The U.S. Environmental Protection Agency gave the Army Corps of Engineers a green light for the Pine Creek mine permit, a mountaintop removal (MTR) mining site in West Virginia. This is the first permit decision the EPA has issued under the new mountaintop mining guidelines, which came out last April and were anticipated to provide tougher oversight of mountaintop removal coal mining.
The new MTR guidelines were understood to provide greater protection for headwater streams by curbing the practice of dumping waste in neighboring valleys to create what is known as valley fills. It was anticipated that these guidelines, by requiring mining operators
to control levels of toxins in nearby streams, would significantly
reduce the dumping of mining waste in valleys, which the EPA said was
scientifically proven to contaminate drinking water and wreck
The Pine Creek permit is the first test of these guidelines, and green lights three new valley fills (each over 40 acres large). According to a story in the Charleston Gazette Coal-Mac, a subsidiary of coal giant Arch Coal (NYSE: ACI), has taken steps to reduce the impact on surface streams, and the EPA has requested that the mining company executes only one valley fill at a time so that it can be better monitored.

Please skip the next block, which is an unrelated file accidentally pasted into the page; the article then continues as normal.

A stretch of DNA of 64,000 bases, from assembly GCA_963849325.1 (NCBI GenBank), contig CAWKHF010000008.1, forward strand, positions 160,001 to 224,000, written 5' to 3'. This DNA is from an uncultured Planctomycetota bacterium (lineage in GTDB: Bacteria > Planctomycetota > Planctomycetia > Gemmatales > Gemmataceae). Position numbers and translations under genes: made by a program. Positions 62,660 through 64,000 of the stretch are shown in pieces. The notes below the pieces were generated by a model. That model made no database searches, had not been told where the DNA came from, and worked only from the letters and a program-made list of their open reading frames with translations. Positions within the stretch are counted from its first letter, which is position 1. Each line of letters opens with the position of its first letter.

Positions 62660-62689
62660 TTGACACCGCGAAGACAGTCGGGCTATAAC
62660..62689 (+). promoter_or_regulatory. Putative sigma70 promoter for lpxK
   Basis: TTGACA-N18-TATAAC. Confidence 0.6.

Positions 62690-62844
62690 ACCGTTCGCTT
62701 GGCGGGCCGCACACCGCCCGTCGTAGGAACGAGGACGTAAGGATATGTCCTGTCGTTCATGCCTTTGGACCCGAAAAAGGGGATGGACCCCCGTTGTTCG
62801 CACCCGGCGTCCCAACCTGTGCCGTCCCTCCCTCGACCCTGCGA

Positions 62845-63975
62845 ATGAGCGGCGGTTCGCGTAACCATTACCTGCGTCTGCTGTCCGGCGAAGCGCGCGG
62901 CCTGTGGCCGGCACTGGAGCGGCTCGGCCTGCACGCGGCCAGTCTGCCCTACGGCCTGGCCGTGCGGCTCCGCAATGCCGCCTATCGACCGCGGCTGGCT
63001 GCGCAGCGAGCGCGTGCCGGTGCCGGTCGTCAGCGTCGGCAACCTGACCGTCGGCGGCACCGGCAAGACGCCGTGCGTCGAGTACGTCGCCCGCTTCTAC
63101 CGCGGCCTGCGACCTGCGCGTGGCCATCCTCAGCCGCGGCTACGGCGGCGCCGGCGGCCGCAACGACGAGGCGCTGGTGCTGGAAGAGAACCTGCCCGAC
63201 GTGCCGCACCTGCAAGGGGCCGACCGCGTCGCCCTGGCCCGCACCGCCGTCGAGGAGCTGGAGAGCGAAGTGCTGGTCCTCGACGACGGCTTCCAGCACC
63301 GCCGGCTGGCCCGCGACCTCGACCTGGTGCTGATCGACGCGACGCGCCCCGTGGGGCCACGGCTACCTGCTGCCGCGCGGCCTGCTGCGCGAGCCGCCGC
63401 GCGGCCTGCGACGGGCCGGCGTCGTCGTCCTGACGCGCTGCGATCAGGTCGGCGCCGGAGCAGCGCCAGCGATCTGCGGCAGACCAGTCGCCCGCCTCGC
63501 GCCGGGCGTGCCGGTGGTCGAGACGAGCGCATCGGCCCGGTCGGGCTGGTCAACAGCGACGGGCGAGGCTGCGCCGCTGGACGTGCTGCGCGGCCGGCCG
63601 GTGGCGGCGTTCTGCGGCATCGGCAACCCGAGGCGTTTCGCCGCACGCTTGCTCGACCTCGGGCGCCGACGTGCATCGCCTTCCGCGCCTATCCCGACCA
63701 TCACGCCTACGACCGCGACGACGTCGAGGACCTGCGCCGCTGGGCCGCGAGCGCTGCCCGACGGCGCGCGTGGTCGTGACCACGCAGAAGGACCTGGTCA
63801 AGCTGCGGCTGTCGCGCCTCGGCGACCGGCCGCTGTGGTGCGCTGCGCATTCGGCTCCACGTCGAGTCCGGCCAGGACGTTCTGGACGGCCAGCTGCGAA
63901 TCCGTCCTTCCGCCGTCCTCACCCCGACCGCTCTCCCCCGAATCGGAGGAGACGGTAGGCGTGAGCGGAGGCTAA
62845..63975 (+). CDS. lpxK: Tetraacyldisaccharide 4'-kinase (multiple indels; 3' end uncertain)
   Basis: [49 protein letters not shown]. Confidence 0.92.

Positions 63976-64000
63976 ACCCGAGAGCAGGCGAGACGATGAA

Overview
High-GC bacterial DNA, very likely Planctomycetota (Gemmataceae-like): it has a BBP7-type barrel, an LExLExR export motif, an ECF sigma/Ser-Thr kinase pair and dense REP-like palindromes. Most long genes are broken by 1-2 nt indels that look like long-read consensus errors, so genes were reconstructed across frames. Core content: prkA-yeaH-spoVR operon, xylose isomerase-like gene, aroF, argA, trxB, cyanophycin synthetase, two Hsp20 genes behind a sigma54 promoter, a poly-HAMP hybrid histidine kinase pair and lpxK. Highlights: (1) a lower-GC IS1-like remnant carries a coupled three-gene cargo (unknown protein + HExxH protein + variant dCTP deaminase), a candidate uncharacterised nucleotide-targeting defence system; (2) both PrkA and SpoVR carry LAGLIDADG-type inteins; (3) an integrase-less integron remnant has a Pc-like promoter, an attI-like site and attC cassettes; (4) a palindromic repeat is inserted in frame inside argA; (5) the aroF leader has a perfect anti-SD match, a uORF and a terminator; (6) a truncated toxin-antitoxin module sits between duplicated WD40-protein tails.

However, the Rainforest Action Network (RAN) strongly criticized the EPA decision: “This is a devastating first decision under guidelines that had offered so much hope for Appalachian residents who thought the EPA was standing up for their health and water quality in the face of a horrific mining practice,” said Amanda Starbuck of the Rainforest Action Network (RAN). “The grand words being spoken by Administrator Jackson in Washington are simply not being reflected in the EPA’s actions on-the-ground. This continues the inconsistent and contradictory decisions that have plagued the EPA’s process on mountaintop removal coal mining all along.”
The Pine Creek permit is currently awaiting approval from the Army Corps of Engineers.
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